Posted on August 31, 2022
Tentacles of the irrigation-based agriculture economy of Kansas extend far from fields of lush, tall corn to the ethanol producers, dairy and beef facilities, meatpacking plants, and finally the homes of people living in the state’s rural areas.
Earl Lewis, chief engineer of water resources with the Kansas Department of Agriculture, told state legislators Monday this chain could be broken in some areas of the state as consumption of groundwater from the Ogallala Aquifer continued to outstrip natural replenishment.
“We’ve got a multibillion-dollar industry built on that economy,” said Lewis, pointing to maps showing swaths of western Kansas counties fed by the Ogallala wouldn’t sustain another generation of hefty irrigation. “That’s really where we see a significant change in the economy.”
He told House and Senate members on a special water committee that Kansas farmers annually planted 25 million acres of crops. Two-thirds of 3 million irrigated acres in Kansas rely on water from the Ogallala. To put irrigation into perspective, 87% of water consumed in Kansas each year goes to irrigation of corn, soybeans, wheat and other crops that wouldn’t be nearly as productive if rain was the exclusive source of moisture.
Warning signs about overreliance on aquifer irrigation have been visible for decades in Kansas, but no solution has been found due to conflict among landowners seeking to preserve water rights and the environmentalists and others pushing for expansion of water conservation programs.
“That’s really where our threat lies,” Lewis said. “At the end of the day, this isn’t about whether we think somebody is being bad or being inefficient. It’s about how do we want to make sure we have a resource that supports our economy in that area for the long term. What’s the conscious decision we want to make now about our future for that part of the state?”
He said state had demonstrated the value of flexible accounts allowing a producer to draw extra water from the aquifer in one year as long as the producer moderate usage to stay under a cap over a five-year period. In the ongoing drought, farmers have again turned to flex accounts to pump water necessary to save crops.
Connie Owen, director of the Kansas Water Office, briefed legislators on challenges to sustaining reservoirs suffering from sedimentation. The state’s network of reservoirs, including Tuttle Creek Lake near Manhattan or Clinton Lake at Lawrence, exist as a major source of drinking water.
Siltation at Tuttle Creek had reduced the reservoir’s capacity to 52.8% by 2021, which meant the lake was almost half full of soil runoff.
“That’s the most critical right now. That reservoir is the workhorse of northeast Kansas,” Owen said. “This is not a mistake. It is not a surprise. This is just the way reservoirs work, but over time it becomes a problem. We have to figure out what are we going to do with that shrinking capacity.”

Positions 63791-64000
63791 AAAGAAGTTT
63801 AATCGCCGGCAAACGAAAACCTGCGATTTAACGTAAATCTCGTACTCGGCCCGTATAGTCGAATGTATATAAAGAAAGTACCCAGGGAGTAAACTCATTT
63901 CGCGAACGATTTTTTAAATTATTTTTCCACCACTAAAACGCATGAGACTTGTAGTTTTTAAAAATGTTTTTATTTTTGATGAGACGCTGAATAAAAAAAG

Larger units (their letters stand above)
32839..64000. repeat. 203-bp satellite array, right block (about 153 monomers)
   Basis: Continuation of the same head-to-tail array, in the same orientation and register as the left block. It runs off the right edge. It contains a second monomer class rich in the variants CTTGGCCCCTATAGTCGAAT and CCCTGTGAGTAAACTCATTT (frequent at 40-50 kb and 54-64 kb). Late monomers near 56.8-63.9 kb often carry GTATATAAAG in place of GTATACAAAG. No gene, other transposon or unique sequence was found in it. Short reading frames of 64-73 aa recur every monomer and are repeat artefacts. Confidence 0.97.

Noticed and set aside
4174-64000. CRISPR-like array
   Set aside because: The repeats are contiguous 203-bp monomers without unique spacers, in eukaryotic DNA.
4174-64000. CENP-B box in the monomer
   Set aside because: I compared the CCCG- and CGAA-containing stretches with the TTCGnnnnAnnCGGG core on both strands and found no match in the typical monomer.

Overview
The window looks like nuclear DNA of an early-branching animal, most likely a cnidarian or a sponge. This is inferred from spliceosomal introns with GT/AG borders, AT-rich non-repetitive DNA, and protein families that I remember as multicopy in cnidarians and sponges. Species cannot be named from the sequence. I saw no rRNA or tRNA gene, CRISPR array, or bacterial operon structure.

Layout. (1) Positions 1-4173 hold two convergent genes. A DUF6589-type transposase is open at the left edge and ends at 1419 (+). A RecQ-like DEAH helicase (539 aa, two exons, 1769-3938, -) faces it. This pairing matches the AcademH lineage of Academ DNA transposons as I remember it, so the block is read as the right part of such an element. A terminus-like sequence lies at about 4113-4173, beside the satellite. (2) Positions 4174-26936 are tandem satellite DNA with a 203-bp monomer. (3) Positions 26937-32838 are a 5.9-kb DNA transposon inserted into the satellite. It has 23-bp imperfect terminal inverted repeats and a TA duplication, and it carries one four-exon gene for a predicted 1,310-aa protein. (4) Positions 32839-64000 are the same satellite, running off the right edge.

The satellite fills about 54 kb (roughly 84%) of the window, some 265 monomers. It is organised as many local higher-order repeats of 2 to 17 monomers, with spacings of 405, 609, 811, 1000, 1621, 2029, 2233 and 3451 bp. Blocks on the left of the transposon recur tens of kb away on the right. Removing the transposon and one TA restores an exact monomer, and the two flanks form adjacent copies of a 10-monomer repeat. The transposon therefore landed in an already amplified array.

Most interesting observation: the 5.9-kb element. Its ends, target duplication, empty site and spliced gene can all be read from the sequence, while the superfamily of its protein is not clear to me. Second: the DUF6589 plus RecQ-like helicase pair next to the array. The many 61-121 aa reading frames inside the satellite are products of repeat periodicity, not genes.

She said the latest projection indicated Tuttle Creek would fall to 10.1% in terms of water capacity, meaning it was 89.9% full of sediment, by 2070 without intervention.
“Your sedimentation maps — a little frightening,” said Rep. Ron Highland, a Wamego Republican who attempted to push through a major water management bill in this year’s legislative session that included additional state government oversight and higher water fees.
Owen said the state spent millions of dollars dredging the heavily silted John Redmond Reservoir, which is relied upon to help cool the Wolf Creek nuclear power plant.
She said discussions were continuing with the U.S. Corps of Engineers about an alternative strategy for Tuttle Creek Lake. Instead of traditional dredging that removed sediment for relocation, the idea would be to rely on water injection dredging. The technique has been successfully used in harbors and waterways, she said, but not in a reservoir setting. The Legislature appropriated funding for a pilot project at Tuttle Creek.
“It is a barge that travels across the water, injects water under pressure to the bottom (and) resuspends the sediment so that it can more easily flow out,” she said. “We want to make sure there won’t be negative impacts downstream to wildlife habitat or to public water intakes.”
She told lawmakers she had concerns about water quality due to nutrient runoff from fields into lakes and rivers that spawned algae blooms. Toxic blooms create substantial costs to communities that must build treatment plants to address nitrate contamination of water for human consumption, she said.
“It is nonpoint-source pollution so there are no regulations about how much you can use and where you can use it,” Owen said. “It is of concern. We don’t want to jeopardize our agricultural economy, but we also want to protect our water quality.”